23. Why exactly is the elder son aggrieved? “Thou never gavest me a kid”, he says, “that I might make merry with my friends: but as soon as this thy son was come, which hath devoured thy living with harlots, thou hast killed for him the fatted calf” (Luke 15:29–30). God’s gifts to us are so surpassingly great that even the angels desire to look into the things He has bestowed upon us through His incarnation, as Peter, the chief apostle, says (1 Pet. 1:12). For this reason righteous people too wanted Christ to come before the appointed time, as Abraham desired to see His day (Matt. 13:17, Luke 10:24, cf. John 8:56). But He did not come at that time, and when He did come, He came not to call the righteous but sinners to repentance (Matt. 9:13, Mark 2:17, Luke 5:32), and above all, to be crucified for them, taking away the sin of the world (John 1:29). “For where sin abounded, grace did much more abound” (Rom. 5:20).

24. That God does not give the righteous even one goat, meaning one sinner, when they ask Him is clear to us for many reasons, but especially on account of the vision of holy and blessed Carpus. When he cursed certain wicked men and said it was unjust that unbelieving men who pervert the straight ways of the Lord should live, not only was he not heard, but he experienced God’s displeasure. He heard terrifying words which led him to acknowledge God’s unspeakable, incomprehensible forbearance and persuaded him not to curse those living wicked lives but rather to pray for them, as God still grants them time to repent. To show this, and at the same time to prove that He gives great and enviable gifts to those who return to Him in repentance, the God of the penitent, the Father of Mercies, devised this parable.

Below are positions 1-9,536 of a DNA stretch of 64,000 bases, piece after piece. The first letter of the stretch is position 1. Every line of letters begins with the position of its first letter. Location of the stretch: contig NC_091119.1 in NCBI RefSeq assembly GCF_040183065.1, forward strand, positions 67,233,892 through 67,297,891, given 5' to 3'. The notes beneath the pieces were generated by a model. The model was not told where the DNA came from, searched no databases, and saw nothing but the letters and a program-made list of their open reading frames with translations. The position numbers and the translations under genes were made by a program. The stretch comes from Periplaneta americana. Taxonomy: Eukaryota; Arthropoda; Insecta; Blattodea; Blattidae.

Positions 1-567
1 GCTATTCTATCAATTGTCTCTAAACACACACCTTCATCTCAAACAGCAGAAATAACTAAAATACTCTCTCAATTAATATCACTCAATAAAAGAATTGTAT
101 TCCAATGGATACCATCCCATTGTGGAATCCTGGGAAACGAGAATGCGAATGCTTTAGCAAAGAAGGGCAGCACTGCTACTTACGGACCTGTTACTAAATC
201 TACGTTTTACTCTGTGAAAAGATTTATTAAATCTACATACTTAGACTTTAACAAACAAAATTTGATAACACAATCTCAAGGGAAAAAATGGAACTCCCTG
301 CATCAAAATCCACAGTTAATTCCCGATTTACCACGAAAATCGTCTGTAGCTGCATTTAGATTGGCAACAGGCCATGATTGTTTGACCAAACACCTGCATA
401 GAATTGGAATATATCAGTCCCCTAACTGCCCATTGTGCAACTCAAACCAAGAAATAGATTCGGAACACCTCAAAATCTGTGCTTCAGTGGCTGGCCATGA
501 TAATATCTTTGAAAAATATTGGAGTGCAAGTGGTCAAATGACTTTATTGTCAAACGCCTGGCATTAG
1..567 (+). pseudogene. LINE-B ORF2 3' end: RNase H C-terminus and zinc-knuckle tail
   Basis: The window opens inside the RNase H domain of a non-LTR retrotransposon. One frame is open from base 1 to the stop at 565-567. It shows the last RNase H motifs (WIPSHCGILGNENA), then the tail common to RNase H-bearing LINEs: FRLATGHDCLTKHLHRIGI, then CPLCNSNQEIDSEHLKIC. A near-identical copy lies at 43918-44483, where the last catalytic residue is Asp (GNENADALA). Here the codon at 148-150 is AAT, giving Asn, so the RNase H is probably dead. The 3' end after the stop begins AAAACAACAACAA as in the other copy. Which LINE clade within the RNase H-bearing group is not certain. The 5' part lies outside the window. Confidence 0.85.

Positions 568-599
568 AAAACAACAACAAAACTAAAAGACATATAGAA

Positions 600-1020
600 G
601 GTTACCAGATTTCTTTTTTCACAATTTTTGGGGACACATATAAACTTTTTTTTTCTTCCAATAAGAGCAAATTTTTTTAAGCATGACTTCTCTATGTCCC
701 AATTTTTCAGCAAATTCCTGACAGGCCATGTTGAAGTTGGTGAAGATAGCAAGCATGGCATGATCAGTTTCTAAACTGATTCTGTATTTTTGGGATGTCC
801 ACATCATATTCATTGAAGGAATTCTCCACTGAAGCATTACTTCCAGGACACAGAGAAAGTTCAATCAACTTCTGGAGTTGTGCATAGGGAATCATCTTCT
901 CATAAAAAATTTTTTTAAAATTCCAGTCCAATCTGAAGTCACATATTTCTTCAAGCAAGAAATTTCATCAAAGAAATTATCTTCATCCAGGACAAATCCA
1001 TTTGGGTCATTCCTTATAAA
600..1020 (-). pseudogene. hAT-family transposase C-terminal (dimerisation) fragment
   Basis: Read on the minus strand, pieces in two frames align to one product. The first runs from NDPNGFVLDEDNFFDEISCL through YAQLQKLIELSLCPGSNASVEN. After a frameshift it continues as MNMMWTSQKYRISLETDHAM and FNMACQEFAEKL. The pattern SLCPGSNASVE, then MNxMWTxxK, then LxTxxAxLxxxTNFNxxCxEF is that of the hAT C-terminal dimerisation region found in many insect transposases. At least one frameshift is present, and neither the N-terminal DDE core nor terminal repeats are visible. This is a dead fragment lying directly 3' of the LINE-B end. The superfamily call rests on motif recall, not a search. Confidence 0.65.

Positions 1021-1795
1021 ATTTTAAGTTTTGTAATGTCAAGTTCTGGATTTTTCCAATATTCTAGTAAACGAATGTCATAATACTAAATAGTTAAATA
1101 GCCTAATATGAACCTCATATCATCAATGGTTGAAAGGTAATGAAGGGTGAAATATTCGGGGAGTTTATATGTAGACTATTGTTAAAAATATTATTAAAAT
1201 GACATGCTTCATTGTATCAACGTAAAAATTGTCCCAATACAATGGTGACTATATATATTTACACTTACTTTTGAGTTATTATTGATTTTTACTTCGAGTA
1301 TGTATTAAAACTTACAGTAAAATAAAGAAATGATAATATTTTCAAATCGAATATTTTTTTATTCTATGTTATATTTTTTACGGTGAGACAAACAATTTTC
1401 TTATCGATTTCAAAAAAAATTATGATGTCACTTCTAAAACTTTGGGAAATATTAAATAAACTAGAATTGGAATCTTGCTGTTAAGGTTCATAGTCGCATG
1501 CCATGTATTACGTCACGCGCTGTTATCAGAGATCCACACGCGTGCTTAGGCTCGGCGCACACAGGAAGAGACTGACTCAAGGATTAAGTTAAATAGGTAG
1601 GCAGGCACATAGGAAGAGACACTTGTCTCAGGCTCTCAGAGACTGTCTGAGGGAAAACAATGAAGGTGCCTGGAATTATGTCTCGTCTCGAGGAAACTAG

25. May we too, brethren, take hold of repentance by our actions. Let us abandon the evil one and his herds. Let us keep away from pigs and the husks they eat, that is to say, the disgusting passions and their devotees. Let us withdraw from evil pastures, namely, habitual sins. Let us flee from the land of the passions, which means unbelief, insatiate desire and intemperance, where there is a terrible famine of good things and where there are passions worse than any famine. Let us run to the immortal Father, the giver of life, as we follow, through the virtues, the path that leads to life. There we shall find that, in His love for mankind, He has come out to meet us, granting us forgiveness of sins, the token of immortality, the earnest of our inheritance to come. As we are taught by the Saviour, as long as the prodigal son was in the land of passions, even though he thought and spoke words of repentance, he gained no benefit at all. Only when he left all his sinful deeds and ran to his father did he attain what was beyond hope. From then on he stayed near him in humility, living chastely and honestly and preserving unharmed the grace renewed in him by God.

26. May all of us attain this grace and keep it undiminished, that in the age to come we may rejoice with the prodigal son who was saved, in the heavenly Jerusalem, the mother of the living, the Church of the firstborn, in Christ Himself our Lord, to whom be glory for ever. Amen.

From Saint Gregory Palamas: The Homilies, Mount Thabor Publishing, 2009.